Asteroid larger than Empire State Building to blast ‘near Earth’ at 50,000mph

This is the closest approach the asteroid would make to Earth within the next 200 years

Adam Smith
Wednesday 12 January 2022 10:55 GMT
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An asteroid three times the size of the Empire State building will pass by the Earth in six days.

The enormous space rock, which is one kilometre wide, will fly by our planet on 18 January at a speed of over 47,000 miles per hour.

According to Nasa, any asteroid 140 metres across or larger could be devastating if it crashed into the Earth – unleashing more energy than a thousand atomic bombs.

This will be the closest the asteroid is expected to come to Earth for the next two centuries but will not be near enough to be cause for alarm.

Despite being classified as a Near Earth Object - which accounts for any asteroid or comet that comes closer than 1.3au astronomical units – the asteroid will be 1.2 million miles away from our planet. This is five times the distance between the Earth and the Moon.

Nasa is currently monitoring around 25,000 NEOs, adding approximately 30 new ones each week.

A small telescope should be enough for avid stargazers to catch a glimpse of the speeding rock.

Since the start of the new year, a number of passive asteroids have shot by Earth – including one larger than Big Ben, which travelled harmlessly by on 11 January. Five more asteroids also passed by within the first week of 2022.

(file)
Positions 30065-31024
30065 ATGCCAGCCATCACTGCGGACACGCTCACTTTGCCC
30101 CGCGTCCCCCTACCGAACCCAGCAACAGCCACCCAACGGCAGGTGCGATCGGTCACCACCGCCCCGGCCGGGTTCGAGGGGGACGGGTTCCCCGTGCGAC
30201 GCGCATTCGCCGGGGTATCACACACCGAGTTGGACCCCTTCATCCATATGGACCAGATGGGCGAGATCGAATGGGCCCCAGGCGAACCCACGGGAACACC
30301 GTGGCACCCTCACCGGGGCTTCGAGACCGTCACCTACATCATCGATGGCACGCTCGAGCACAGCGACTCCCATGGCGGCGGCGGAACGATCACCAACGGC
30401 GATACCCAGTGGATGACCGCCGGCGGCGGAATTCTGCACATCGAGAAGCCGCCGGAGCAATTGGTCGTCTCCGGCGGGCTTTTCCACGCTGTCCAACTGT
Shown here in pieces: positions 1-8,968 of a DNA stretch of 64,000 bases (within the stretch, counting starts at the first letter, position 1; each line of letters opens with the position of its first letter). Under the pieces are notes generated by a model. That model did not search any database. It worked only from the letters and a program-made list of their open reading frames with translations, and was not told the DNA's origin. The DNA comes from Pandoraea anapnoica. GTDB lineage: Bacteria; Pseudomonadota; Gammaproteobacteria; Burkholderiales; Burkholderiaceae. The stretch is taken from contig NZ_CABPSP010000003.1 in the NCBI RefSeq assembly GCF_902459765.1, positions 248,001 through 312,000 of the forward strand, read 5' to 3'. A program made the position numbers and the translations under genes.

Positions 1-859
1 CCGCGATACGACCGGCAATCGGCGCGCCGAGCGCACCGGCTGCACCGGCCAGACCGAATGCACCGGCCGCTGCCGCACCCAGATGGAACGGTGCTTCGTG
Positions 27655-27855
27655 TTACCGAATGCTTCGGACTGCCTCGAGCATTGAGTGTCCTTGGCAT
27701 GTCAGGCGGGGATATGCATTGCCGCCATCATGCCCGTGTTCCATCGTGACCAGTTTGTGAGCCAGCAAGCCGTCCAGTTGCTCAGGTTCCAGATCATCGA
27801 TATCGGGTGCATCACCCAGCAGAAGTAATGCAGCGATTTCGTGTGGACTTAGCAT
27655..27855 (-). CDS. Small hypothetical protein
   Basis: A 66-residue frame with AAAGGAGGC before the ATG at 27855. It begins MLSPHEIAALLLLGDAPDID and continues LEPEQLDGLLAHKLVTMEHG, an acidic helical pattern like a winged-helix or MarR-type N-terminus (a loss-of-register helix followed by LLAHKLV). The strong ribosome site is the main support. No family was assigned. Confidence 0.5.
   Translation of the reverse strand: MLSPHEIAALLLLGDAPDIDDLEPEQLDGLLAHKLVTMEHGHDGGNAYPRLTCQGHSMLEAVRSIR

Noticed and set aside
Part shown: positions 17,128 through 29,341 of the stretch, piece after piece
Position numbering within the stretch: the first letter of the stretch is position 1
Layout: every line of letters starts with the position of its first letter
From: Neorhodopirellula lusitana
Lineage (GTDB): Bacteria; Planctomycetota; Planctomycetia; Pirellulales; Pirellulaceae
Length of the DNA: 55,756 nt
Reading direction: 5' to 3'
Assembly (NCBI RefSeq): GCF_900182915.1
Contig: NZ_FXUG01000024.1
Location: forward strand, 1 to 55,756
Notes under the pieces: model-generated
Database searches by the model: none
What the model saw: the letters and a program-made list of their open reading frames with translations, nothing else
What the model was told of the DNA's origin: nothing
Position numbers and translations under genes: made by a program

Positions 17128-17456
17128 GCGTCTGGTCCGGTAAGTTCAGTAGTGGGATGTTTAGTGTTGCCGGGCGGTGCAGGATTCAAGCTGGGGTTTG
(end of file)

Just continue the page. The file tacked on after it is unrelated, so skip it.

For more dangerous bodies, Nasa has been preparing for an impact that could wipe out significant amounts of life on Earth, but unfortunately its methods have proved unsuccessful.

In May 2021, it concluded that catastrophe would be unavoidable, even given six months to prepare.

Nasa is also slamming a robot spacecraft into a distant asteroid to prepare for protecting the planet from collisions. The Dart mission launched in November last year and should collide with the a ‘moonlet’ called Dimorphos in September this year.

The most important factor in such an endeavour is detect it well in advance and being prepared to change its course, Nasa planetary defense officer Lindley Johnson said.

“We don’t want to be in a situation where an asteroid is headed toward Earth and then have to be testing this kind of capability,” he said.

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